With Boomers giving their money to the grandkids, how can charities fill the gap left in legacy giving?
Charities may no longer be able to rely on older generations to leave legacies. But our research shows that younger people may step up and fill the gap…
Pre-pandemic, 6% of people in the UK left a charitable gift in their will, according to Remember a Charity. This equates to roughly £3billion a year. And a further 32% said they would like to leave something to charity in their will.
Boomer generation were the most generous when it came to charity giving, but even before the pandemic many were feeling squeezed.
But will the uncertainty around Covid-19 and the job market mean fewer people considering charities in their will? Certainly charities are already feeling worried about their incomes generally – a third of which comes from legacies – and in June 2020, 9 in 10 said they anticipated Covid-19 would reduce their income.
So where will the money come from now? Previously the so-called Baby Boomer generation were the most generous when it came to charity giving, but even before the pandemic many were feeling squeezed. With this in mind, our research found that fewer people aged 45+ (Gen X) are considering leaving money to charity in their wills. And the 55-64 age range (early Boomers) is the least likely to consider it. This may be partly due to the competing priorities of this generation, who – despite a lot of advantages with property buying and pension planning – have children and grandchildren who are not faring so well. With many Millennials struggling to afford property and Gen Zers facing the prospect of astronomical university fees, the older generations are feeling the pressure to help their children and grandchildren out financially while they are still alive and while it can be of most benefit.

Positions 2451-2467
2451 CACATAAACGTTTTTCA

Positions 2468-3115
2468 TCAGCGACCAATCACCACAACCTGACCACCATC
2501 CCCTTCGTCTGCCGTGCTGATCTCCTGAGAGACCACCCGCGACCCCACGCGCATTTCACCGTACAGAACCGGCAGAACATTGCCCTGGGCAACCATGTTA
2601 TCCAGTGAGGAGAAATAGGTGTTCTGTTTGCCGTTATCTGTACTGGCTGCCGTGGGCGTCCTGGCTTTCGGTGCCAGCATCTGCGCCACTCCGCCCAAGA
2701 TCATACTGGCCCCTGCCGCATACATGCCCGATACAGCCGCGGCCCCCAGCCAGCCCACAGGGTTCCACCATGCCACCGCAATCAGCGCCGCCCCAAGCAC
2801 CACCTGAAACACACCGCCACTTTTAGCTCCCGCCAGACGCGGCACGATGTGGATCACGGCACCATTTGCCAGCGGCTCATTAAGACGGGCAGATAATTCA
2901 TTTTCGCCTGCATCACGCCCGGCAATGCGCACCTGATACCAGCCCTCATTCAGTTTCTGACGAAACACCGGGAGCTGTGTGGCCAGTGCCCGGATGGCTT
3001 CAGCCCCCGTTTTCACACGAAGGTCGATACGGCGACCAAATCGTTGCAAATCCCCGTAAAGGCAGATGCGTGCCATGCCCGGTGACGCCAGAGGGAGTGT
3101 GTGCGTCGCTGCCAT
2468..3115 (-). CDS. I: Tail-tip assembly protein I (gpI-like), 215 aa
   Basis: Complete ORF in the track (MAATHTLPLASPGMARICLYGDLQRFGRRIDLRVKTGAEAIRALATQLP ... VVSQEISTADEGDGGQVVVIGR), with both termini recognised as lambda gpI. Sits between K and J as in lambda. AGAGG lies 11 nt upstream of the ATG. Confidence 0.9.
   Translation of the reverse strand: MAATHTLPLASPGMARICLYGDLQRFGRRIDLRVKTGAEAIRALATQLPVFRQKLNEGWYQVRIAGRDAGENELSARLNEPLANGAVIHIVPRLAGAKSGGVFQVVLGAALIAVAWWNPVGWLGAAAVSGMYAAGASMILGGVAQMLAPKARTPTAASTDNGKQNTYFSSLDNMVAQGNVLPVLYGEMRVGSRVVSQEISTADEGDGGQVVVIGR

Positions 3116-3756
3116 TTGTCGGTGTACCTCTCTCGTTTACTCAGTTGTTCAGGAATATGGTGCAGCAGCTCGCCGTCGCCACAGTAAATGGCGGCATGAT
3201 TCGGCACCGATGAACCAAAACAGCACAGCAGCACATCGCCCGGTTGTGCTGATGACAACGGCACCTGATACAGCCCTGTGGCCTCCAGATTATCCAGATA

Younger people are now more likely than ever to choose to include a charity in their will.
A glimmer of hope for charities relying on legacy donations is that younger people are now more likely than ever to choose to include a charity in their will. Our TGI data survey of 15,885 people showed that both men and women under 30 say they would consider it, with those in their early 20s most likely. Interestingly, men in both age groups were slightly more likely than women to consider leaving a charity legacy. This is good news for charities who rely on legacies for much-needed funding, although with people living longer than ever before, they’ll need to wait for the money – and many charities may not have time to wait.
(Tabel conveys: Who would consider donating to charity, according to age and gender)
For charities playing the long game and looking to target younger people to leave a donation in their will, our research shows it may be a good idea to focus on:
- people living in London (Londoners give it above average consideration)
- those with a degree or higher; those with PhDs are 50% more likely
- people who have previously donated to charity (women 26% more likely; men only 7% more)
And how to reach these people? Although two-thirds of both men and women are influenced by news and current affairs, when it comes to considering a charity legacy, our research found that women tend to be influenced by social networks (92%) and men by radio appeals (117%).
So our advice to charities right now is to focus on short-term revenue streams, but also commit to a longer-term strategy of promoting legacy giving to people in their 20s and 30s.